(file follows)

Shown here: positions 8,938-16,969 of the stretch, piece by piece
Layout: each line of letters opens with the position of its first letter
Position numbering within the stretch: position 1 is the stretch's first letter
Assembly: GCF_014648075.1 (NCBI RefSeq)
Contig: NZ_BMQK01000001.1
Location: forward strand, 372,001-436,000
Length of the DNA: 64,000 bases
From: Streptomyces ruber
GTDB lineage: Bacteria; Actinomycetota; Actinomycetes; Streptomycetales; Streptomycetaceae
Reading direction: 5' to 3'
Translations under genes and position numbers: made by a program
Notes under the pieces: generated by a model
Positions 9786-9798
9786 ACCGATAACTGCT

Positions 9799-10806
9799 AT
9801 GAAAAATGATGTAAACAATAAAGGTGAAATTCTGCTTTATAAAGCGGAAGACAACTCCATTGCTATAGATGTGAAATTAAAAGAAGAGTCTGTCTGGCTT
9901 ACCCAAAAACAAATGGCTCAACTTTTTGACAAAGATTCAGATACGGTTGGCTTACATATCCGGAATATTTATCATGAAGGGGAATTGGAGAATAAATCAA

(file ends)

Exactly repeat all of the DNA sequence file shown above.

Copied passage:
Shown here: positions 8,938-16,969 of the stretch, piece by piece
Layout: each line of letters opens with the position of its first letter
Position numbering within the stretch: position 1 is the stretch's first letter
Assembly: GCF_014648075.1 (NCBI RefSeq)
Contig: NZ_BMQK01000001.1
Location: forward strand, 372,001-436,000
Length of the DNA: 64,000 bases
From: Streptomyces ruber
GTDB lineage: Bacteria; Actinomycetota; Actinomycetes; Streptomycetales; Streptomycetaceae
Reading direction: 5' to 3'
Translations under genes and position numbers: made by a program
Notes under the pieces: generated by a model
Positions 9786-9798
9786 ACCGATAACTGCT

Positions 9799-10806
9799 AT
9801 GAAAAATGATGTAAACAATAAAGGTGAAATTCTGCTTTATAAAGCGGAAGACAACTCCATTGCTATAGATGTGAAATTAAAAGAAGAGTCTGTCTGGCTT
9901 ACCCAAAAACAAATGGCTCAACTTTTTGACAAAGATTCAGATACGGTTGGCTTACATATCCGGAATATTTATCATGAAGGGGAATTGGAGAATAAATCAA